On Thursday's edition of CNN's "The Lead," correspondent Nic Robertson reported that Vladimir Putin's propaganda efforts to defend his invasion of Ukraine are not as effective as he was hoping for — in large part because younger Russians are not relying on the state-run media outlets to get their news.
"Putin's statement was broadcast on Russian television," said anchor Jake Tapper. "Do we have any sense of how the Russian people are reacting?"
"I'd say it's split between old and young," said Robertson. "I mean, Putin likes to use fake TV. He's old school because he's thinking like it's the 90s, even, where everyone is still watching state TV. Well, they're not. The older generation like him, the ones who grew up in the Soviet Union like him, they are watching it and hearing his message and believing it. They believe that the country was forced to go to war. In fact, they think that they're not starting a war, they think Ukraine is backed by NATO and NATO put Ukraine up to this. On the streets today, I found people literally tell you exactly what they're hearing on TV. They say, we're not starting a war, we're stopping a war. You know, that's what the anchors on TV here say."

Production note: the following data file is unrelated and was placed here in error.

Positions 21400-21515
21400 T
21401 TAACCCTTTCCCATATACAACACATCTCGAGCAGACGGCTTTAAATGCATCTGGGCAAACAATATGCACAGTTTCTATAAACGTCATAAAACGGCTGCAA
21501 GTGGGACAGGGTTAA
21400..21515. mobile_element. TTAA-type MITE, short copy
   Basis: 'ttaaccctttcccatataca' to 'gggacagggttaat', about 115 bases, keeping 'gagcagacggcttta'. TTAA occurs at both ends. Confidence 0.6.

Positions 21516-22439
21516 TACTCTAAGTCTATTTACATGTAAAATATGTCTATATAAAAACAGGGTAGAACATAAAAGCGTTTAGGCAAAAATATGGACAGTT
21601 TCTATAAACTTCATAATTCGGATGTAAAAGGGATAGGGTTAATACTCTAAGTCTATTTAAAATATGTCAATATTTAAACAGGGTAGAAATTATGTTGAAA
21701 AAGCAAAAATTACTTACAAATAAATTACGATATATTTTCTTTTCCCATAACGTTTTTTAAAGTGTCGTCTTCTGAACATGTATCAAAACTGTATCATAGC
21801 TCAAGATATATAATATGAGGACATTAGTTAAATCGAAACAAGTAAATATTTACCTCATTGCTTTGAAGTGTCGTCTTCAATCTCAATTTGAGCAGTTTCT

"So when Putin goes on TV, yes, there's a lot of the older generation that hear him," continued Robertson. "But there's a lot of the younger generation that are getting their information by social media. They're getting their information from talking to their buddies who live all over Europe and are seeing what we're seeing are happening in Ukraine and they know and they say that their leadership is lying to them, they don't trust their leadership and they don't know what to do about it. They're frustrated by it. But they feel captive in the country. They love the country, they don't love the leadership, what are they going to do. And you get that sense of frustration when you talk to them."
Nic Robertson says younger Russians are rejecting state propaganda outlets www.youtube.com